Book Review: All My Friends Are Invisible by Jonathan Joly

Professional ReaderDisclaimer: I was provided this book for free by Netgalley for an honest review.

Rating: 4 out of 5.

Blurb

A mesmeric, harrowing and uplifting childhood memoir that will open up much-needed conversations about identity and mental health*

‘This will blow you away’- Stylist

An extraordinary and thought-provoking memoir’ – Belfast Telegraph

‘Gives hope and community for all those who have ever felt “other”, and proves how vital it is to provide children with the safe space to be themselves’ – Irish Examiner

It was an ordinary day in 2016. In Gatwick Airport, Jonathan and his wife Anna were having breakfast with their two little children while waiting for their flight to be called. And then it happened, a familiar sensation that Jonathan hadn’t had for decades: an out-of-body experience that transported him to another place, the safe place he used to escape to in his mind when he was a boy.

Because growing up in conservative 1980s Dublin, where there was little tolerance for children who were ‘different’, Jonathan Joly was, indeed, a different sort of child: creative, expressive, and – on the inside – a girl. The limitations of the people around him to understand his differences led to years of tyrannical bullying and abuse, forcing him to withdraw within himself to the point of clinical absence. His only chance for survival was the inner world he created for himself, rich with loving and supportive friends and playmates, that only he could see. Jonathan’s invisible friends were his lifeline, and on that day at the airport, they came flooding back, and have remained with him to this day.

This extraordinary childhood memoir is not only an important, thought-provoking and exhilarating read, it gives hope and community for all those who have ever felt ‘other’, and proves how vital it is to provide children with the safe space to be themselves.

In All My Friends are Invisible, Jonathan Joly, known widely as one of social media’s most successful content creators, shares the secret he’s kept hidden these many years. He shows the beautiful world he retreated to time and time again when life was unbearable for his ‘skin machine’. Most importantly, he introduces us to his invisible friends, and in so doing you may be transported back to the friends you had as a child that no one else could see, and who may have saved you, too.

“When you find yourself living in a world that doesn’t understand you, and you lack any connection to anyone or any place, you are faced with few options. You can choose to leave this world and hope whatever lies beyond ends up being better, or you can create your own. It will require grit, hardship, pain and suffering, but the rewards will be great, and the journey will be greater, and the adventures will be endless. So, at a very young age and faced with these options, I chose the latter.”

All My Friends are Invisible will be one of the most talked about books of 2022.

Blurb captured from Amazon

My Review

After seeing the build up to the release of this book through Jonathan’s social media I was looking forward to and was also intrigued to read All My Friends are Invisible. The book is centred around the author’s struggles during his childhood. I believe the audience for this book could be quite broad such as those who have followed the Saccone Joly family on YouTube as well as those intrigued by the build up to the release of the book alternatively the book could appeal to people who can relate to what Jonathan has been through.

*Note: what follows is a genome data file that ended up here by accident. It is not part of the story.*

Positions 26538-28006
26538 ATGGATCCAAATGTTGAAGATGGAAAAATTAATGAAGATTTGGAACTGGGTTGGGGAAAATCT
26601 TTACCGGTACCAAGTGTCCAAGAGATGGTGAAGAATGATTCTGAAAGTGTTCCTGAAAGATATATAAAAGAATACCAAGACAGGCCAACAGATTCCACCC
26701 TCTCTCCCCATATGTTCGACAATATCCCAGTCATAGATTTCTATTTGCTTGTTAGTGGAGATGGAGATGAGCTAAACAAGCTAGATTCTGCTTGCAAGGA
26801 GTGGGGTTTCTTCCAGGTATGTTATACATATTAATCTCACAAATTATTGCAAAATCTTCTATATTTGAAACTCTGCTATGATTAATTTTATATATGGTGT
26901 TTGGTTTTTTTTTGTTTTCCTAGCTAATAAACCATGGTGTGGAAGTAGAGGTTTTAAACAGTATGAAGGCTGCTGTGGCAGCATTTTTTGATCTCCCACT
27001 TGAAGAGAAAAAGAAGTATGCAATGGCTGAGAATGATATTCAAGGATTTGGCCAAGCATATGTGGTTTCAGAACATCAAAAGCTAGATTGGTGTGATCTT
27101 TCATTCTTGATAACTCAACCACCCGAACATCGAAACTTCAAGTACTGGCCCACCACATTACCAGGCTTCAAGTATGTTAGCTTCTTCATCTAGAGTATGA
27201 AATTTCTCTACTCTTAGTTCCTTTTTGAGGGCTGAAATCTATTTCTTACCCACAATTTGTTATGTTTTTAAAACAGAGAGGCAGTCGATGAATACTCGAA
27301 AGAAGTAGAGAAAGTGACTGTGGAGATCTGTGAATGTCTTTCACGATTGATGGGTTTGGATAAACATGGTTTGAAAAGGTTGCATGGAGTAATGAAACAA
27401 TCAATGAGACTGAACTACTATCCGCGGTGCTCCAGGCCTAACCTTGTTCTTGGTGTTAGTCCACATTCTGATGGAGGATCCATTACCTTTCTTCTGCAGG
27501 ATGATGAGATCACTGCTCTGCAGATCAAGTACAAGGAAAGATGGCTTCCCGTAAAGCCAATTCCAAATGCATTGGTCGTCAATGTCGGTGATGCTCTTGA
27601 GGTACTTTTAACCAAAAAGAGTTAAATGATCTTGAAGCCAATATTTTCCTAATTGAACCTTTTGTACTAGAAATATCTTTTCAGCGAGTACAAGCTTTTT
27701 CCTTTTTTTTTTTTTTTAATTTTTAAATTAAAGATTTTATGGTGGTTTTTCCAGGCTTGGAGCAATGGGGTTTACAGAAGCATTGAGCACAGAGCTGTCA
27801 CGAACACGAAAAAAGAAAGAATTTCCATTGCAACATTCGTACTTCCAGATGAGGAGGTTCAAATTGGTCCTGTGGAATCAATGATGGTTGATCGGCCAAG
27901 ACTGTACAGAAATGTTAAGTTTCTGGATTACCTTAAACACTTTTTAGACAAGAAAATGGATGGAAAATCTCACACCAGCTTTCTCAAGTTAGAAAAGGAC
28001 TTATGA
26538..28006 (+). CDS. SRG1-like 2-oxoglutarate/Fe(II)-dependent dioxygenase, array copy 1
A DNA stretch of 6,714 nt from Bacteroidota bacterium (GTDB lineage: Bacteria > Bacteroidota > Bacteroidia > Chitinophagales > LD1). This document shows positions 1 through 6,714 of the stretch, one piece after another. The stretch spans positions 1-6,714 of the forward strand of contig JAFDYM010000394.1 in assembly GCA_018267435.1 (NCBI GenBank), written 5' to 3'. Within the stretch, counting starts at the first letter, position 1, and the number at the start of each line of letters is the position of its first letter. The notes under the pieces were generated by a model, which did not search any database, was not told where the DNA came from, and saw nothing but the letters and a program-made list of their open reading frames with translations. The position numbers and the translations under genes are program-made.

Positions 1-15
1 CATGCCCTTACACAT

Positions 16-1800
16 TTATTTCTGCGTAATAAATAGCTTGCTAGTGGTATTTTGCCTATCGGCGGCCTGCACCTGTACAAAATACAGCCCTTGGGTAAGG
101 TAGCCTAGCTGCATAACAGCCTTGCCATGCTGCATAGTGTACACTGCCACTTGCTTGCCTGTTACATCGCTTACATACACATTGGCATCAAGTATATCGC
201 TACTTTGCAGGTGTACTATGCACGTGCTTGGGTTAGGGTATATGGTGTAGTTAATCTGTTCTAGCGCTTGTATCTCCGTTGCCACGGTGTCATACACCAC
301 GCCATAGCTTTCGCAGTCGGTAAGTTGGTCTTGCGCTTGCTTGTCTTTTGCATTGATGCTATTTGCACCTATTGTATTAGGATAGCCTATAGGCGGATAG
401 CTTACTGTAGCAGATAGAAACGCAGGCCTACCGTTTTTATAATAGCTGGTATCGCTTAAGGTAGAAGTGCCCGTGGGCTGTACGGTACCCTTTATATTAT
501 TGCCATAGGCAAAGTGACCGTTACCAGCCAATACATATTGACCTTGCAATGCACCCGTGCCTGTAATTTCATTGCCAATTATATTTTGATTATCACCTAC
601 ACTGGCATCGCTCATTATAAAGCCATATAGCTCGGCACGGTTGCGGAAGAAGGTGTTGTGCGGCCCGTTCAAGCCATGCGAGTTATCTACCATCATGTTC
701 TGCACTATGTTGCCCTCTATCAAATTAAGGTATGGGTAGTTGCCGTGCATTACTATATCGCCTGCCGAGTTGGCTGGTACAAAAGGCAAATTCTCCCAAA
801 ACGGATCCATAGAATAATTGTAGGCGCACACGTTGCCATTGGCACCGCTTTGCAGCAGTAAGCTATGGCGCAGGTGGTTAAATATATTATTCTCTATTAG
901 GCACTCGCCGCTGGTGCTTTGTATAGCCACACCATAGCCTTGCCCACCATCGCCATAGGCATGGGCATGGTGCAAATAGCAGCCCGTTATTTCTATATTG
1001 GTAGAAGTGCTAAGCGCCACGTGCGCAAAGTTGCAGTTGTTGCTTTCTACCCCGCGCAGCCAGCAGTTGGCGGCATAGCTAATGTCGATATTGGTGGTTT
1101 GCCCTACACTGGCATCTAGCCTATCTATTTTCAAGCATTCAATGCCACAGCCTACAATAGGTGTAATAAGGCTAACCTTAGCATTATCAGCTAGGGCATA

In my opinion All My Friends Are Invisible is aimed at a mature audience due to the mental health and suicide themes.

The book itself is written in the first person from Jonathan Joly’s point of view. If you have been a follower of the family for a while you can read the story in his voice. The story can feel almost erratic in it’s flow at times however in my opinion this demonstrates the trauma of his childhood.

The reader will meet several characters in this book from Jonathan’s family to his invisible friend Giselle. The way that the character’s are introduced and the book is written you can almost see the book in black and white until Giselle is introduced and fades in and out of colour as and when she appears.

I think Jonathan does a good job of translating his childhood experience into a book which other people can read and bringing the invisible friends to life in a way that other people can relate to them.

It is upsetting to read what Jonathan went through during his childhood however it is incredible to see the conversations this book is opening up.

Personally I would like to see another book released to see how Jonathan’s life progressed as there is clearly more to add to his experiences in life and I think there is a lot that can be learned from his story.

We are all very quick to judge other people but All My Friends Are Invisible just goes to show that what you see on the outside isn’t always what is going on in the inside.

All My Friends Are Invisible brings out a lot of raw emotion and has a completely different dynamic to any other ‘memoir’/ ‘autobiographic’ style book that I have read. The way that Jonathan has written this book brings a freshness and unique angle to this genre that I would happily read more by Jonathan if he was to release further books.

I would recommend this book but only if you can read it with an open mind.

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